Tightening the Corporate Grip: The Stakes at the Supreme Court

Originally posted on 9 September at http://www.commondreams.org/view/2009/09/09-11

Can things get still worse in Washington?

Yes, they can. And
they will, if the Supreme Court decides for corporations and against
real human beings and their democracy in a case the Court will be
hearing today, Citizens United v. Federal Election Commission.

Until
reaching the Supreme Court last year, this case has involved a narrow
issue about whether an anti-Hillary Clinton movie made in the heat of
the last presidential election is covered by restrictions in the
McCain-Feingold campaign finance law. However, in a highly unusual move
announced on the last day of the Supreme Court's 2008 term, the
justices announced they wanted to reconsider two other pivotal
decisions that limit the role of corporate money in politics.

The Court ordered a special oral argument on the issue, before the full start of their 2009 term in October.

The
Court will today hear argument on whether prior decisions blocking
corporations from spending their money on "independent expenditures"
for electoral candidates should be overturned. "Independent
expenditures" are funds spent without coordination with a candidate's
campaign. The rationale for such a move would be that existing rules
interfere with corporations' First Amendment rights to free speech.

Overturning
the court's precedents on corporate election expenditures would be
nothing short of a disaster. Corporations already dominate our
political process -- through political action committees, fundraisers,
high-paid lobbyists and personal contributions by corporate insiders,
often bundled together to increase their impact, threats to move jobs
abroad and more.

On the dominant issues of the day -- climate
change, health care and financial regulation -- corporate interests are
leveraging their political investments to sidetrack vital measures to
protect the planet, expand health care coverage while controlling
costs, and prevent future financial meltdowns.

The current system
demands reform to limit corporate influence. Public funding of
elections is the obvious and necessary (though very partial) first step.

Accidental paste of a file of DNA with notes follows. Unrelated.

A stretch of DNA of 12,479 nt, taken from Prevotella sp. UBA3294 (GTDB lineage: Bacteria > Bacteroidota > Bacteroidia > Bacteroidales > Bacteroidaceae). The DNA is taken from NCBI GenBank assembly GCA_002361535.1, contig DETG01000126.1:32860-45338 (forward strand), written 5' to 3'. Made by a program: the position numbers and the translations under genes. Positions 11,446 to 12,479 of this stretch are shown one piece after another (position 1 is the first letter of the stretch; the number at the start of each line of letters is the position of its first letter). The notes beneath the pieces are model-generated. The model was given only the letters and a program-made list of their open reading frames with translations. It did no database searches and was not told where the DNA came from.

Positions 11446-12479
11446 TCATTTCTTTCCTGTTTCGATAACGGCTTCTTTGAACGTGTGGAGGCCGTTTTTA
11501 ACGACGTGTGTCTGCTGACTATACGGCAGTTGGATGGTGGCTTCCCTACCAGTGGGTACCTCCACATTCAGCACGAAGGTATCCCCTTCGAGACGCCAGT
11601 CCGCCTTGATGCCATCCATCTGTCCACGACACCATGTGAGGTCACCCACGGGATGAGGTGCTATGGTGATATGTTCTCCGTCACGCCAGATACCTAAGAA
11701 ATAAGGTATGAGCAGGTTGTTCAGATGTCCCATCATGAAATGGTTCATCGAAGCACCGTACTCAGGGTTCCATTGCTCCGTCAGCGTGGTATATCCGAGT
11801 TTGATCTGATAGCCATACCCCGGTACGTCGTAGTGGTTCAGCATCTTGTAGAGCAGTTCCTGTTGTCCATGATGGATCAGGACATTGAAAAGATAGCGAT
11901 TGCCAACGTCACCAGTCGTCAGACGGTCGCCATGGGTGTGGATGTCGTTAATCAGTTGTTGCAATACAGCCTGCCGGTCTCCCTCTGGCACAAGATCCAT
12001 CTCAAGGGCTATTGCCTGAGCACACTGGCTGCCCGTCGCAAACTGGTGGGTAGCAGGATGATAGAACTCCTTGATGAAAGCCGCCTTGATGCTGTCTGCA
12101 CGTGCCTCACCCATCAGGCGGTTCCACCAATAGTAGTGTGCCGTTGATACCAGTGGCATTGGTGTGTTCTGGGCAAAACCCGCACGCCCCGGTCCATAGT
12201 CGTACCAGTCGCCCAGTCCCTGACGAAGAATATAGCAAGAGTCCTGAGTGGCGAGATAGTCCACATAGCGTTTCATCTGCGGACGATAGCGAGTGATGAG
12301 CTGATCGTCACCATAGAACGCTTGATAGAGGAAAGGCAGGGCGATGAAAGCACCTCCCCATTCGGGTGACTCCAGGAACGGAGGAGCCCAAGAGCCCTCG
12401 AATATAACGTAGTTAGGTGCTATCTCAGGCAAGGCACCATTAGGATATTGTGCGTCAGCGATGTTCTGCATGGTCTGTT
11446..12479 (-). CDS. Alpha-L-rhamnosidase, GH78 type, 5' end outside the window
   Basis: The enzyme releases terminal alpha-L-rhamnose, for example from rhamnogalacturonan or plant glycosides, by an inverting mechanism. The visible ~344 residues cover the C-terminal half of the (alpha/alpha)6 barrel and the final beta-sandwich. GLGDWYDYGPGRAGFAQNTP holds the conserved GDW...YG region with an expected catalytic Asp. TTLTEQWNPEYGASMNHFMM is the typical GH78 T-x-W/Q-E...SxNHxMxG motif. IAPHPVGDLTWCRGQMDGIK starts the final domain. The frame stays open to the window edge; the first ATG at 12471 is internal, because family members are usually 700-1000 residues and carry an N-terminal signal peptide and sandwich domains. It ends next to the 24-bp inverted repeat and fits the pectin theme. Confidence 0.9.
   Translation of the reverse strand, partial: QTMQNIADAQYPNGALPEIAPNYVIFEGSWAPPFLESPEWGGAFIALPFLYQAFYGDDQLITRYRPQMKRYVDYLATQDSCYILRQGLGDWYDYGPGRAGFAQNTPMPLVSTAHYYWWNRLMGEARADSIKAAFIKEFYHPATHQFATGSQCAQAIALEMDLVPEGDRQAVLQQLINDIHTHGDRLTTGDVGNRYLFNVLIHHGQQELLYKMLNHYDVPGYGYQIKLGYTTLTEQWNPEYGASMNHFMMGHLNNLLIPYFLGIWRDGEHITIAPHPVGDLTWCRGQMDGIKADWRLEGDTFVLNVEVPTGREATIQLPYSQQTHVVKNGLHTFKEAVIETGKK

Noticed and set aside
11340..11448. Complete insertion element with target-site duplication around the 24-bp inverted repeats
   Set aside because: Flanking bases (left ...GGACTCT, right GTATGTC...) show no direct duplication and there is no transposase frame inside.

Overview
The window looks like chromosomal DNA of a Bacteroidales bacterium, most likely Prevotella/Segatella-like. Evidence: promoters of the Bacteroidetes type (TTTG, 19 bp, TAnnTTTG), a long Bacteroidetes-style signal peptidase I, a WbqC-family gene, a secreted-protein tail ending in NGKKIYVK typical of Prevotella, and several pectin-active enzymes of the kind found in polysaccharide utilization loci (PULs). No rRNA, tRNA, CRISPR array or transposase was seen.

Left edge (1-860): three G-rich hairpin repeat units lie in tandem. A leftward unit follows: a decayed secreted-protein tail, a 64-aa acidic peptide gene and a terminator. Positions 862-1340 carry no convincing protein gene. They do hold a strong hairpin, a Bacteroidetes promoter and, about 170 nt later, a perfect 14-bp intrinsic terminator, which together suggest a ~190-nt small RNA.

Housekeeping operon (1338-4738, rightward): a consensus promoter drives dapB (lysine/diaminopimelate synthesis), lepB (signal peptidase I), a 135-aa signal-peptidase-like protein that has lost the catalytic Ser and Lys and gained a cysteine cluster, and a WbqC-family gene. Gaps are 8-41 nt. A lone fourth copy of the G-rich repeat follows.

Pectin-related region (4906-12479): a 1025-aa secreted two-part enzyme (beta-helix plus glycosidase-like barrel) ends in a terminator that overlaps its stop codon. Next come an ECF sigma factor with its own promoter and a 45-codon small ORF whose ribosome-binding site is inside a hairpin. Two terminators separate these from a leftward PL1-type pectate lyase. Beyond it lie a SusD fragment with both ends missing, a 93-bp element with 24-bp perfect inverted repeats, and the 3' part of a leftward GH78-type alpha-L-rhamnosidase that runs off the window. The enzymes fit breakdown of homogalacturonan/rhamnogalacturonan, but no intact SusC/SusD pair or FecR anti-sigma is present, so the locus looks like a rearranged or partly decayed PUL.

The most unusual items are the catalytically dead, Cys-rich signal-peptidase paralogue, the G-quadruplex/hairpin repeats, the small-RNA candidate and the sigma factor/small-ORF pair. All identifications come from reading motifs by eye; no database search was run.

Yet
the Supreme Court may actually roll back the limits on corporate
electoral spending now in place. These limits are very inadequate, but
they do block unlimited spending from corporate treasuries to influence
election outcomes. Rolling back those limits will unleash corporations
to ramp up their spending still further, with a potentially decisive
chilling effect on candidates critical of the Chamber of Commerce
agenda.

The damage will be double, because a Court ruling on
constitutional grounds would effectively overturn the laws in place in
two dozen states similarly barring corporate expenditures on elections.

More
than 100 years ago, reacting to what many now call the First Gilded
Age, Congress acted to prohibit direct corporate donations to electoral
candidates. Corporate expenditures in electoral races have been
prohibited for more than 60 years.

These rules reflected the
not-very-controversial observation that for-profit corporations have a
unique ability to gather enormous funds and that expenditures from the
corporate treasury are certain to undermine democracy - understood to
mean rule by the people. Real human beings, not corporations.

In
arguing to uphold the existing corporate expenditure restrictions, the
Federal Election Commission has emphasized these common sense
observations.

"For-profit corporations have attributes that no
natural person shares," the FEC argues. Noting that corporations are
state-created -- not natural entities -- the FEC explains that
"for-profit corporations are inherently more likely than individuals to
engage in electioneering behavior that poses a risk of actual or
apparent corruption of office-holders." The FEC also notes that
corporate spending on elections does not reflect the views of a
company's owners (shareholders).

Although the signs aren't good, there is no certainty how the Court will decide Citizens United.
There is some hope that the Court will decide that it is inappropriate
to roll back such longstanding and important campaign finance rules, in
a case where the issue was not presented in the lower courts, and where
the litigants' dispute can be decided on much narrower grounds.

Public
Citizen is organizing people to protest against a roll back of existing
restrictions on corporate campaign expenditures. To join the effort, go
to www.dontgetrolled.org.
People are pledging to protest in diverse ways -- from street actions
to letter writing -- today, and in the event of a bad decision, and
also networking for solutions to corporate-corrupted elections.

Ours
is a government of the people, by the people, for the people -- not the
corporations and their money. Corporations don't vote, and they
shouldn't be permitted to spend limitless amounts of money to influence
election outcomes.

Robert Weissman is president of Public Citizen.
Public Citizen attorney Scott Nelson serves as counsel to the original
sponsors of the McCain-Feingold law, who have filed an amicus brief in
the case, asking that existing restrictions on corporate election
expenditures be maintained.

AMP Section Name:Money & Politics
  • 208 Regulation